BEMIDJI -- It looks like a no.

Bemidji residents weighed in on whether or not to approve a Bemidji Area Schools operating referendum on Election Day.

As of 2:45 Wednesday afternoon, the measure seems to have failed, with "no"s receiving nearly 60% of the vote.

With 37 out of 37 precincts reporting, there were 11,725 "no" votes and 7,851 "yes" votes, although this may not necessarily account for all mail-in votes.

Beltrami County Administrator Kay Mack sent a memo Wednesday morning and said Beltrami County Auditor-Treasurer JoDee Treat is currently reviewing results on all races within the county. While absentee ballots were counted, at this time, they do not appear to be included on the Secretary of State’s unofficial election results.

Newsletter signup for email alerts

"While we are disappointed in the results, we respect the decision made by school district voters," Superintendent Tim Lutz said in an email sent Wednesday. "Unfortunately, our budget issues remain unresolved. The school board will now be forced to look for ways to stabilize our budget through cuts to programs, staff and student services.”

The school board put forward the referendum to revoke the district’s current $180 per pupil operating levy and replace it with a $460 per pupil levy in order to avoid making cuts to programming and staff. The proposed operating levy was one step in a comprehensive plan to address the district’s budget deficit. Other steps include continued prudent spending, working with state lawmakers to fully fund public education in Minnesota and retain and attract students to the district, Lutz explained.

“Now that our communities have given us clear direction on our financial situation, we will need to move ahead with stabilizing our budget,” said Lutz. “We will keep community members informed about the school board’s next steps. We want to thank everyone who took part in this historic election and made their voice heard.”

If it had been approved, this measure would have revoked the district’s existing referendum authority of $180 per pupil and enacted a new one for $460 per pupil. The question on the ballot was: “Shall the revocation of the existing referendum authority and the replacement with a new referendum revenue authorization proposed by the board of Independent School District No. 31 (Bemidji), Minnesota be approved?”

The tax would have been levied in 2020 for taxes payable in 2021 and applicable for 10 years unless otherwise revoked or reduced. The property tax portion of the revenue authorized would have required an estimated referendum tax rate of 0.07384% for taxes payable in 2021.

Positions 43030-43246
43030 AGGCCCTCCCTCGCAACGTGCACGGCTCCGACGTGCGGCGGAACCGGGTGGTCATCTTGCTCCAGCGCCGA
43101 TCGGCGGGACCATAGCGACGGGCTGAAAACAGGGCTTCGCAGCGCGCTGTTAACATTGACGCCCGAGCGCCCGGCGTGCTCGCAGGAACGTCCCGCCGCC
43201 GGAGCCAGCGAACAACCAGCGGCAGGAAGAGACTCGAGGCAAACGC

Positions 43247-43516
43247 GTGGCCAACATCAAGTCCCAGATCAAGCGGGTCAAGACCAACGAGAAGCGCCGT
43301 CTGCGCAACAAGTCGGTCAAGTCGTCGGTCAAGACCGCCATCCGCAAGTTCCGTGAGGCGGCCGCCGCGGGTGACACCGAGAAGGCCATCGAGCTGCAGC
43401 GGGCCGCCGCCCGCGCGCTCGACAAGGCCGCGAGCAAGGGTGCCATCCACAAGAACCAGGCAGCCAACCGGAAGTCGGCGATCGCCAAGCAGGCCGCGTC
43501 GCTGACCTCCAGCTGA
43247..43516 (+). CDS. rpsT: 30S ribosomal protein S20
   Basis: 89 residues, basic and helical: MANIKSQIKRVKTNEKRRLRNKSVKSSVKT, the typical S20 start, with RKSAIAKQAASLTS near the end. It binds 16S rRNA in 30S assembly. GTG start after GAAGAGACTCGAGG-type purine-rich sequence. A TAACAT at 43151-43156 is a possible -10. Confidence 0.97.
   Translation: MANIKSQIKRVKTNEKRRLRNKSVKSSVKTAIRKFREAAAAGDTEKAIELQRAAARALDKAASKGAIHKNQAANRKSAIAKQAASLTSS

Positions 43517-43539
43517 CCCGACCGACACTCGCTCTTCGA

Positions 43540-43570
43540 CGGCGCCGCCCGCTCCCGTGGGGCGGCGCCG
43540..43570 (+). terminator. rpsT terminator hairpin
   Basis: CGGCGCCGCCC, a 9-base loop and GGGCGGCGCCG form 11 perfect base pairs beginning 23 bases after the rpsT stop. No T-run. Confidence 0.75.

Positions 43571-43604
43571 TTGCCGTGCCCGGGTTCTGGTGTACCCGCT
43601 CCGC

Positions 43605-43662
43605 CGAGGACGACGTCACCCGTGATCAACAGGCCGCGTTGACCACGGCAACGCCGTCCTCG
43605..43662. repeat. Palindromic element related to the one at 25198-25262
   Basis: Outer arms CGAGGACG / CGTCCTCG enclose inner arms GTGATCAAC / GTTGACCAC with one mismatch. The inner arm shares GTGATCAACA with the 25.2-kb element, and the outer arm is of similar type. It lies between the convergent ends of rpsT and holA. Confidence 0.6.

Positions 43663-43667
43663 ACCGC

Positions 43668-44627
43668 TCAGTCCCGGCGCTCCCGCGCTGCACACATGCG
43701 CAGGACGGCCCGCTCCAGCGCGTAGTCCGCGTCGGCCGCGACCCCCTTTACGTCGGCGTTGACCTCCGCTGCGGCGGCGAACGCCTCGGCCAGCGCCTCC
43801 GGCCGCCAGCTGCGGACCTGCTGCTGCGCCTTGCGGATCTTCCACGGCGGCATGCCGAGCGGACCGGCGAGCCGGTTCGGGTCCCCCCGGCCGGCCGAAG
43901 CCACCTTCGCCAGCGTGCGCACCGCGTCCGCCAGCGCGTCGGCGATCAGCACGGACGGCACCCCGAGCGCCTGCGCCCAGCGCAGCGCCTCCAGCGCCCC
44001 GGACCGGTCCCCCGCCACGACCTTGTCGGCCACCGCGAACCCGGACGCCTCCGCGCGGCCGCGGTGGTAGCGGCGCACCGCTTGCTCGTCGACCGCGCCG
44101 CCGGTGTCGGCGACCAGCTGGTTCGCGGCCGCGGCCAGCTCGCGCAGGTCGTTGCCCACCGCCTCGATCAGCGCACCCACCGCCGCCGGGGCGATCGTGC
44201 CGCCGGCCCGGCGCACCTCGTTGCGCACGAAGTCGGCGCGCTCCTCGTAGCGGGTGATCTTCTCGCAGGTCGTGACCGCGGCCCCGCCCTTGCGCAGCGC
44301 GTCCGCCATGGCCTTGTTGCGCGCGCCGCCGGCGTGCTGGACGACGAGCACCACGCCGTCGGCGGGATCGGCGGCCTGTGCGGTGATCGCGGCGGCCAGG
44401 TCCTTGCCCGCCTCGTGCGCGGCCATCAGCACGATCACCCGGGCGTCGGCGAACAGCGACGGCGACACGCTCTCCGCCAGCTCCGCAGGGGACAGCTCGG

What does this mean for the district?

The failure of the referendum likely means the district will need to make severe cuts. Board members have indicated that since 80% of the district’s budget goes toward staff wages and benefits, staffing changes would likely be in order.

The district finances were in rough shape prior to the pandemic. Through the federal CARES Act, schools should receive funding to help offset increased costs due to COVID-19, but the district will still need to implement cost-saving strategies and reductions wherever possible.

Krisi Fenner, the Bemidji Area Schools director of Business Services, made a case for approval during a school board meeting this summer.

“It’s comparable to our peer groups and well below the state average. And it maximizes state funding, where the state will pick up the maximum amount of that levy with the least amount of burden on the taxpayers,” Fenner said. “As long as we continue to tighten our belts and be very conscientious of our spending, it allows us to sustain our current programming.”

What would it have meant for taxpayers?

For a homeowner with a property value of about $100,000, the additional taxes would have been about $45 per year if voters had chosen “yes” this November.

Bemidji Area Schools Superintendent Tim Lutz compared this to the price of a cup of coffee per month.

The previous referendum authority was $180 per pupil, and the new one would have been $460 per pupil, a $280 increase.

This would not have affected summer homes and recreational residential properties. For agricultural property (both homestead and non-homestead), the taxes for the proposed referendum would be based on the value of the house, garage and one acre of land. There are no referendum taxes paid on the value of agricultural land and buildings.